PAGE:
We see, for another thing, in this parable — the certain reward of all true Christians. Our Lord tells us that those who are found to have been faithful servants, shall receive honor and dignity. Each shall receive a reward proportioned to his diligence. One shall be placed ‘over ten cities,’ and another ‘over five.’

The people of God receive little apparent recompense in this present time. Their names are often cast out as evil. They enter the kingdom of God through much tribulation. Their good things are not in this world. The gain of godliness does not consist in earthly rewards — but in inward peace, and hope, and joy in believing. But they shall have an abundant recompense one day. They shall receive wages far exceeding anything they have done for Christ. They shall find, to their amazement — that for everything they have done and borne for their Master, their Master will pay them a hundred-fold!

Let us often look forward to the good things which are yet to come. The ‘sufferings of this present time, are not worthy to be compared with the glory which shall be revealed.’ (Romans 8:18.) Let the thought of that glory — cheer us in every time of need, and sustain us in every dark hour. Many, no doubt, are ‘the afflictions of the righteous.’ One great remedy for bearing afflictions patiently — is to look forward, like Moses, to the reward. (Psalm 34:19. Hebrews 11:26.)

We see, lastly, in this parable — the certain exposure of all unfaithful professing Christians at the last day. We are told of one servant who had done nothing with his master’s money, but had laid it away in a piece of cloth. We are told of his useless arguments in his own defense, and of his final ruin for not using the knowledge which he confessedly possessed. There can be no mistake as to the people whom he represents. He represents the whole company of the ungodly; and his ruin represents their miserable end in the judgment day.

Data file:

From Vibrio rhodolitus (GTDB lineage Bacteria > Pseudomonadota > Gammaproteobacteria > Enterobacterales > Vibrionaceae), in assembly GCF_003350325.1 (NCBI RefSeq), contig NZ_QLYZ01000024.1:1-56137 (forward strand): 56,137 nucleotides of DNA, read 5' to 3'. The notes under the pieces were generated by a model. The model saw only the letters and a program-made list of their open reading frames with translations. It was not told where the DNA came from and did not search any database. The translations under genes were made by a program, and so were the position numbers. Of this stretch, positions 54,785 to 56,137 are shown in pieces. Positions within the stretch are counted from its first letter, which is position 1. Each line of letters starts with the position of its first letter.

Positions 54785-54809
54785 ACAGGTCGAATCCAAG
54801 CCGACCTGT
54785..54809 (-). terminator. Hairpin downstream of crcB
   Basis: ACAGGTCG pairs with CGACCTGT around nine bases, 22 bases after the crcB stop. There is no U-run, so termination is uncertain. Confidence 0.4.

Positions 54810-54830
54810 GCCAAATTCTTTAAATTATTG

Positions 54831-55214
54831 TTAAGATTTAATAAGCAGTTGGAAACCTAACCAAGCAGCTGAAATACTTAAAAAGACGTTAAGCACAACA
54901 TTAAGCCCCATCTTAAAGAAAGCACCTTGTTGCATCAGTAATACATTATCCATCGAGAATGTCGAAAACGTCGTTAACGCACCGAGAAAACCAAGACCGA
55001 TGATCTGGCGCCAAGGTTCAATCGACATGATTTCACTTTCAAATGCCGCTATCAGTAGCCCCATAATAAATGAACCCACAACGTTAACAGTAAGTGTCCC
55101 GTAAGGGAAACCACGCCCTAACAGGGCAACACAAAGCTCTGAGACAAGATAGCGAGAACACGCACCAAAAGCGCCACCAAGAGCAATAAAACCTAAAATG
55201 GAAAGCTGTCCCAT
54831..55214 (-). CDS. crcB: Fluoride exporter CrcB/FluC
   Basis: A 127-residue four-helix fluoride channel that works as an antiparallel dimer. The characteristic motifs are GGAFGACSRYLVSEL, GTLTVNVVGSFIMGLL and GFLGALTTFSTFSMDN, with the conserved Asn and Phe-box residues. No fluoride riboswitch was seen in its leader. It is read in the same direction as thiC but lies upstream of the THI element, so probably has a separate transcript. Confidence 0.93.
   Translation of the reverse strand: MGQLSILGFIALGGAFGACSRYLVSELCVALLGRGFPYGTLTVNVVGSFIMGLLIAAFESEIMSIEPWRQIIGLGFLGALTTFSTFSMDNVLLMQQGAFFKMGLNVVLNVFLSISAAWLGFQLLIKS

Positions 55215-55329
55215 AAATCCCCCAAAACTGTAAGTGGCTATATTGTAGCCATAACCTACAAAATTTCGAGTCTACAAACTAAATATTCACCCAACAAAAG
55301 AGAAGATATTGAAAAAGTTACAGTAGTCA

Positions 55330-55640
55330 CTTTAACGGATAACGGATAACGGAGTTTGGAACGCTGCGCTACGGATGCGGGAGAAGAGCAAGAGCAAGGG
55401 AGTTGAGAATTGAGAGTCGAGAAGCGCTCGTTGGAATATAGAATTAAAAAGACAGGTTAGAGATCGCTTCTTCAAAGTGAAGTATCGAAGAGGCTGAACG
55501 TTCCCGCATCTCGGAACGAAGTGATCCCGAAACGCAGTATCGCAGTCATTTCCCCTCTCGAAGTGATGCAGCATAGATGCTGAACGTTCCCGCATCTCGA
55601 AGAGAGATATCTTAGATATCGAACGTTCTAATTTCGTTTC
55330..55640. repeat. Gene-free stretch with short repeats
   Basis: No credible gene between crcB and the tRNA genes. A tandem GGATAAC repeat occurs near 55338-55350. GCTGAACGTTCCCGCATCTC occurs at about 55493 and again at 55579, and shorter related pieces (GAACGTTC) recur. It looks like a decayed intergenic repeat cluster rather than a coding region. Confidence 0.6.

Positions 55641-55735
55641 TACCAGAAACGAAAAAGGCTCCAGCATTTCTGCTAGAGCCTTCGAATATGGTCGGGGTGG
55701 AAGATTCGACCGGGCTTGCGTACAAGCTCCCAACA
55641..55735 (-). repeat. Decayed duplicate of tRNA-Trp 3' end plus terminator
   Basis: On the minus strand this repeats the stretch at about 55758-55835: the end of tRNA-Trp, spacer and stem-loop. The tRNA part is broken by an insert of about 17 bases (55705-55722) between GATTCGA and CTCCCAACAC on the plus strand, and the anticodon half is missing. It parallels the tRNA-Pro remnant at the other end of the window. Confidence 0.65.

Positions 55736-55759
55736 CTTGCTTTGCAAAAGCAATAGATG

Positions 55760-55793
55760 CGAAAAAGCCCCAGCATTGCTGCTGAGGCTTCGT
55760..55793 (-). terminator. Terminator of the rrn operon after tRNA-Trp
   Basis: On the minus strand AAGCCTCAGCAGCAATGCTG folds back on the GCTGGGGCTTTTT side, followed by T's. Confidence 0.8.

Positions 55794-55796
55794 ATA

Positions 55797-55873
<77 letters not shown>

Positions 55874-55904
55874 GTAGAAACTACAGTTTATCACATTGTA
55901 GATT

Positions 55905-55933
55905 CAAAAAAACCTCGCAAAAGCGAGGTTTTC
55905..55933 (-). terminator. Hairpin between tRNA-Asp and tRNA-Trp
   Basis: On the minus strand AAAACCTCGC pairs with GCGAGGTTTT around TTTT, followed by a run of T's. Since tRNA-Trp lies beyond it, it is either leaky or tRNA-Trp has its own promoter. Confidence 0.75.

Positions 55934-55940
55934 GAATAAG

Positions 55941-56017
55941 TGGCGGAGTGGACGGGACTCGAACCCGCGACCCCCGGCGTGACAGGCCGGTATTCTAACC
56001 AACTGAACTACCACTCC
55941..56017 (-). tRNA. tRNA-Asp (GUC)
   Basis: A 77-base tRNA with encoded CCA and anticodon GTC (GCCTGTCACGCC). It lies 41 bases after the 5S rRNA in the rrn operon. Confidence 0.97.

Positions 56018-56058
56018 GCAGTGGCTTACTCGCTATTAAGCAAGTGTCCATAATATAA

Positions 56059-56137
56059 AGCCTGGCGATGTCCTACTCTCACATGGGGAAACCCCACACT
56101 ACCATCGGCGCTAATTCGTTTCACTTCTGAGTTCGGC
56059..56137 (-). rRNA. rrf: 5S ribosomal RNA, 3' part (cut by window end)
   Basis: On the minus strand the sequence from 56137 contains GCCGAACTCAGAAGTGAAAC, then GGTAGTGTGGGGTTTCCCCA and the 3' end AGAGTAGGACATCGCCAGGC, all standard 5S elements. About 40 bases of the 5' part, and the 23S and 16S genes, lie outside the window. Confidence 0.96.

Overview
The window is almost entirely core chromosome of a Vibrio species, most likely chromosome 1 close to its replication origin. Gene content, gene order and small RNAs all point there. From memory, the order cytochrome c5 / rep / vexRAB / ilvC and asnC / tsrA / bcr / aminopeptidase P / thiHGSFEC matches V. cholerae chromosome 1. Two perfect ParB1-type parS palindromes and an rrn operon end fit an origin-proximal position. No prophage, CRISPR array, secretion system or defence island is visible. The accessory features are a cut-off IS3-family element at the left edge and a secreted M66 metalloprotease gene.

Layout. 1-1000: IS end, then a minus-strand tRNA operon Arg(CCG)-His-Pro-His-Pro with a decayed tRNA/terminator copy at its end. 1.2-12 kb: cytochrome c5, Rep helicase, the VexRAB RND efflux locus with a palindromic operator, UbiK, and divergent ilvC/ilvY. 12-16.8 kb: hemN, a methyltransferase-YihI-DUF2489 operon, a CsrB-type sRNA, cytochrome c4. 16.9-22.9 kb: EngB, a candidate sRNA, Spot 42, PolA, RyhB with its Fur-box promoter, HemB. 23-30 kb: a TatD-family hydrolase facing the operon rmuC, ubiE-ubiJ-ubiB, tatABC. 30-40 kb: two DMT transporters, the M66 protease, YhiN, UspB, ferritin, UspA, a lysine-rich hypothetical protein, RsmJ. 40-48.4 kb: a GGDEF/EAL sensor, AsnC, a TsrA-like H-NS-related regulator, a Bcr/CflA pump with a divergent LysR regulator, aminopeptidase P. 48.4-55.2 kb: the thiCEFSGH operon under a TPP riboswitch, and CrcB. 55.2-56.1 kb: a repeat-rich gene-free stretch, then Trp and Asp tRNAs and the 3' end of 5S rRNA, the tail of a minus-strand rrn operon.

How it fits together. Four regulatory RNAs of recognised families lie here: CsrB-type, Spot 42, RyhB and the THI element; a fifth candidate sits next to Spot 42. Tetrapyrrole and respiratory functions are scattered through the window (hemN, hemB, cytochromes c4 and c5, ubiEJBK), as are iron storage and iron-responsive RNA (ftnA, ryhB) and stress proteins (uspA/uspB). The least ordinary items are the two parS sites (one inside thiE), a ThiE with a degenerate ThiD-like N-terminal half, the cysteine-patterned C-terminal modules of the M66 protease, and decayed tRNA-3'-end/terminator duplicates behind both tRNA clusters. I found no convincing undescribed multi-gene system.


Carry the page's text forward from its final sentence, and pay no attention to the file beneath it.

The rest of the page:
Let us never forget the final end to which all ungodly people are coming. Sooner or later, the unbeliever and the impenitent will be put to shame before the whole world, stripped of the means of grace and hope of glory — and forever cast down to Hell! There will be no escape at the last day. False profession and formal religion will fail to abide the fire of God’s judgment. Grace, and grace alone — shall stand. Men will discover at last, that there is such a thing as ‘the wrath of the Lamb!’

The excuses with which so many content their consciences now, shall prove unavailing at the judgment bar of Christ. The most ignorant shall find that they had knowledge enough to be their condemnation. The possessors of buried talents and misused privileges will discover at last that it would have been better for them to have never been born.

These are solemn things. Who shall stand in the great day when the Master requires an account of ‘His pounds?’ The words of Peter will form a fitting conclusion to the whole parable, ‘Seeing that you look for such things — be diligent that you may be found of Him in peace, without spot, and blameless.’ (2 Peter 3:14.)”

Call to Worship October 7 2018

Expository Thoughts on the Gospel of Luke

J.C. Ryle Luke 19:1-10

“These verses describe the conversion of a soul. Like the stories of Nicodemus, and the Samaritan woman — the story of Zacchaeus should be frequently studied by Christians. The Lord Jesus never changes. What He did for the man before us — He is able and willing to do for any one of ourselves.

We learn, firstly, from these verses — that no one is too bad to be saved, or beyond the power of Christ’s grace. We are told of a wealthy tax-collector becoming a disciple of Christ. A more unlikely event, we cannot well imagine! We see the ‘camel passing through the eye of a needle,’ and the ‘rich man entering the kingdom of God.’ We behold a plain proof that ‘all things are possible with God.’ We see a covetous tax-collector, transformed into a charitable Christian!

The door of hope which the Gospel reveals to sinners, is very wide open! Let us leave it as open as we find it Let us not attempt in narrow-minded ignorance, to shut it. We should never be afraid to maintain that Christ is ‘able to save to the uttermost’ — and that the vilest of sinners may be freely forgiven, if they will only come to Him. We should offer the Gospel boldly to the worst and wickedest, and say, ‘There is hope. Only repent and believe. Though your sins are like scarlet — I will make them as white as snow! Though they are red like crimson — I will make them as white as wool! (Isaiah 1:18.)